Created in 2000 by Danish composer Poul Ruders and librettist Paul Bentley, The Handmaid’s Tale is based on the lauded novel by Canadian author Margaret Atwood. The story takes place in the Republic of Gilead, a dystopian society formed by American Christian fundamentalists who assassinate the President and construct a rigid class system for women.  The story is anchored by Offred, a woman who rebels against patriarchal rules through alliances and secretive friendships she hopes will uncover the fate of her husband and child, and preserve her story for future generations. The production will be helmed by Obie, Bessie, and American Theater Wing award-winning director Anne Bogart, who is Co-Artistic Director of the SITI Company and has been a leader in theater education for more than three decades. BLO commissioned a re-orchestrated score from Ruders for this production.
Since Nelson’s arrival in 2009, BLO has sought unique alternative locations for at least one of its four annual production.  Since leaving the Shubert Theater in 2015, BLO has worked in theaters and other locations across the city, matching distinctive spaces with the operas’ content.  The artistic challenges have brought significant artistic rewards, Nelson says, as evidenced by the global recognition of its 2017 World Premiere production of Julian Grant and Mark Campbell’s “The Nefarious, Immoral, but Highly Profitable Enterprise of Mr. Burke and Mr. Hare,” which was produced at Boston Center for the Arts’ historic Cyclorama and nominated for Best New Opera at the International Opera Awards this spring.

BLO’s next production—a blending of Leonard Bernstein’s short operatic works TROUBLE IN TAHITI and ARIAS AND BARCAROLLES—will be performed at Boston’s Steriti Memorial Rink, a skating facility transformed into a cabaret modeled after mid-century Manhattan nightclubs like the El Morocco.

無名秋戏《驴得水》演员召集令2018-04-21 京城十三叔 无名剧社








们常说,一千个读者,有一千个哈姆雷特!然而,你是否真正邂逅过一部经典之作,
它既荒诞滑稽,幽默讽刺,又严肃庄重、纯正崇高;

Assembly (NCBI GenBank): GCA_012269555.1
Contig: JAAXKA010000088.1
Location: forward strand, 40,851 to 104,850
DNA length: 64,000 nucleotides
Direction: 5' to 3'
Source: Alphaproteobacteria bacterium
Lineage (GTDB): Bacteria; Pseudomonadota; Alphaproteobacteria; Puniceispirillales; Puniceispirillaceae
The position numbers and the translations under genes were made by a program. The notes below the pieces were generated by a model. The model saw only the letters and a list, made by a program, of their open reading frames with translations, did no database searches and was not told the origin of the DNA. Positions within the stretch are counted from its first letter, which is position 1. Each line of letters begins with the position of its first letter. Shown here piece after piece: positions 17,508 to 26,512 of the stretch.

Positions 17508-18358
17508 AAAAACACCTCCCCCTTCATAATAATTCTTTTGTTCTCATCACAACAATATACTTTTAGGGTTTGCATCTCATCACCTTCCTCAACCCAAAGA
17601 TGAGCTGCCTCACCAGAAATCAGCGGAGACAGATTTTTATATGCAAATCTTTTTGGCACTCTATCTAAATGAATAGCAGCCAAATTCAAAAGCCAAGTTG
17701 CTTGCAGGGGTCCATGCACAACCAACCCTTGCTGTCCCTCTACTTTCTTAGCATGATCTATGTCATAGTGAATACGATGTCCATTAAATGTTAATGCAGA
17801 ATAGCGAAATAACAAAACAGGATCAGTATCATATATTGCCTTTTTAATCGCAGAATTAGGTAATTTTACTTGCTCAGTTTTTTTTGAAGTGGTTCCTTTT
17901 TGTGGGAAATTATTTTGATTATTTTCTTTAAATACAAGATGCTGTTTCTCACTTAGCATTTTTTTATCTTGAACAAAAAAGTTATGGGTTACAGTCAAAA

它既能让人洞悉人性的贪嗔娇痴,亦能让人心生“秋风多,雨相和,夜长人奈何”的无限感慨;
它既充斥着爱情与梦想,激情与怯懦,又有“明镜亦非台”的呼吁与呐喊;
它既有人性的伪善和卑鄙,亦让人收余恨、免娇嗔、改性情、且自新、休恋逝水、苦海回身、早悟兰因
没错,它就是無名剧社秋季大戏《驴得水》!


(《驴得水》剧照)

(《驴得水》在上海话剧艺术中心演出)










是否曾经梦想过:“给我一个舞台,我要让它精彩”?现在,我们给你一个红遍祖国大江南北的剧本,你敢不敢给它一个“后来”?

少年,我看你丹唇外朗,皓齿内鲜,明眸善睐,骨骼惊奇,定是那万里挑一的飙戏奇才。無名剧社2018年秋季大戏《驴得水》演员招募现已正式启动!在这里和我们一起重塑经典、复刻传奇走近科学,放飞自我吧!














剧目简介














《驴得水》,是周申、刘露2012编导的荒诞喜剧作品,一经演出就在全国各地剧院纷纷上演,好评如潮,并于2013年获得"年度小剧场戏剧”殊荣。2016年周申、刘露打造同名电影,获得第17届华语电影传媒大奖最佳女主角提名(任素汐)和第3届豆瓣电影年度榜单评分最高的华语电影。



(电影《驴得水》剧照)












四个为了农村教育,怀揣梦想的大学教师从大城市来到偏远乡村开办了三民小学,学校待遇惨淡、生活艰苦,但老师们都自得其乐,每天嘻嘻哈哈打成一片。

校长将给学校拉水的驴虚报成英语老师,取名"驴得水",并且骗取教育部工资。然而教育部特派员要来突击检查的消息打破了安宁,面临教育部特派员的检查,大家决定让一个铁匠来冒充这个叫"驴得水"的英语老师。随后事情的发展超出了每一个人的预期,在光怪陆离的小群体里,人性开始慢慢崩塌,每个人的内心都发生了巨大的变化,最终上演了一场及其荒诞的黑色幽默。












人物简介
孙恒海  男
40多岁,三民小学校长兼国文老师
性格特点:以好爸爸自居,但是为了金钱和生存不惜任何代价,哪怕是自己女儿的终生幸福

裴魁山 
30多岁,三民小学教导主任兼历史老师
性格特点:见多识广,善于侃侃而谈,爱情里的可怜虫,又是极度贪欲的典型代表

张一曼 
30岁左右,三民小学会计兼数学老师
性格特点:遵从内心、追寻自由。外表风情万种,内心单纯可爱,也是唯一保持内心清白的教师

周铁男 
20多岁,东北人,三民小学自然科学老师
性格特点:性格耿直、脾气火爆,穿着一身板正的蓝布中山装,在乡村学校里显得鹤立鸡群。

铁匠 
25岁,会开锁的当地铁匠,一口当地方言
性格特点:原本是个虎头虎脑的单纯小伙,但被教师们“带坏”后他性格大变,成了一个追名逐利且为报复不择手段的人。

孙佳 
15岁,校长的女儿
性格特点:未经世事的小姑娘,用言语和行动和这个黑暗的社会抗争

李大洋 
40多岁,国民政府教育部特派专员
性格特点:目不识丁、自称是曾留学英国的教育官员

铁匠老婆 
东北人,铁匠的老婆
性格特点:性格彪悍,蛮横

彼沙居希·芬冼·罗斯  男
美国人,著名教育慈善家,中文流利


(电影《驴得水》剧照)












演员面试
1.需自行准备一段独白(对话形式选段除外)。
2.导演将指定《驴得水》中的选段,演员阅读剧本,简短练习后表演该段。
3.面试铁匠和铁匠媳妇的角色要求会说方言,东北方言优先。












试镜信息
报名方式:填写以下链接,选择一个合适试镜时间段,并留下微信和邮箱的联系方式 (可于文末点击“阅读全文”填写)
https://goo.gl/Wesskh

时间:04/21 周六 17:00 pm-22:00 pm
04/22 周日 17:00 pm-22:00 pm
04/27 周五 10:00 am-16:00 pm
04/28 周六 17:00 pm-22:00 pm
每20分钟为一个时间段,每个时间段可面试的人数有限,请尽快填写合适的时间,首选和备选时间各选一个

地点:MIT13-1143







































   

無名剧社」 

是由来自MIT和哈佛的戏剧爱好者们筹建的戏剧社团,旨在大波士顿地区推广中文戏剧文化,让戏剧妆点生活,让更多人因戏剧而感到幸福。


走近無名,看幕后人生

 2018-02-21 星探無 无名剧社

一出舞台剧的诞生需要多少个部门?多少个工作人员?在無名春戏《杀戮之神》的剧组里,这个答案是3个部门,36名工作人员。来自不同专业不同背景的大家要如何一起筹备?各自都负责了怎样的工作?在《杀戮之神》距演出半月之余,星探無采访了剧组全员,希望能为观众提供更内部的信息,有全新的视角去了解《杀戮之神》。